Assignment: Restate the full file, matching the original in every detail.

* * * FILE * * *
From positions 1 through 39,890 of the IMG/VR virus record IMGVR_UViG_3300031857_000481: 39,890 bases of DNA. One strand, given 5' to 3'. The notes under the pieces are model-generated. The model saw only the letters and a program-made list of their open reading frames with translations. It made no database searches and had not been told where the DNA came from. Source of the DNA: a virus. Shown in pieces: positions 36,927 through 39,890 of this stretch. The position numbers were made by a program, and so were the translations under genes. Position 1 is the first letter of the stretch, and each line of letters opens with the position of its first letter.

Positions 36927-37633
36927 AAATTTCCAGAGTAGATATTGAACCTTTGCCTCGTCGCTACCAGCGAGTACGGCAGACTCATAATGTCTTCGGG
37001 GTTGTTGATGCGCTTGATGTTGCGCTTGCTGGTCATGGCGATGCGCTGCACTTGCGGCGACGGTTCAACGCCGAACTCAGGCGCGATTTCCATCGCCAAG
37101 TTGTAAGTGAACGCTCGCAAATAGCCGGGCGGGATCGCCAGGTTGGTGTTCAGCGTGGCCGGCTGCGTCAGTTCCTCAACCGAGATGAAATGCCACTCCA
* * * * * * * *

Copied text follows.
From positions 1 through 39,890 of the IMG/VR virus record IMGVR_UViG_3300031857_000481: 39,890 bases of DNA. One strand, given 5' to 3'. The notes under the pieces are model-generated. The model saw only the letters and a program-made list of their open reading frames with translations. It made no database searches and had not been told where the DNA came from. Source of the DNA: a virus. Shown in pieces: positions 36,927 through 39,890 of this stretch. The position numbers were made by a program, and so were the translations under genes. Position 1 is the first letter of the stretch, and each line of letters opens with the position of its first letter.

Positions 36927-37633
36927 AAATTTCCAGAGTAGATATTGAACCTTTGCCTCGTCGCTACCAGCGAGTACGGCAGACTCATAATGTCTTCGGG
37001 GTTGTTGATGCGCTTGATGTTGCGCTTGCTGGTCATGGCGATGCGCTGCACTTGCGGCGACGGTTCAACGCCGAACTCAGGCGCGATTTCCATCGCCAAG
37101 TTGTAAGTGAACGCTCGCAAATAGCCGGGCGGGATCGCCAGGTTGGTGTTCAGCGTGGCCGGCTGCGTCAGTTCCTCAACCGAGATGAAATGCCACTCCA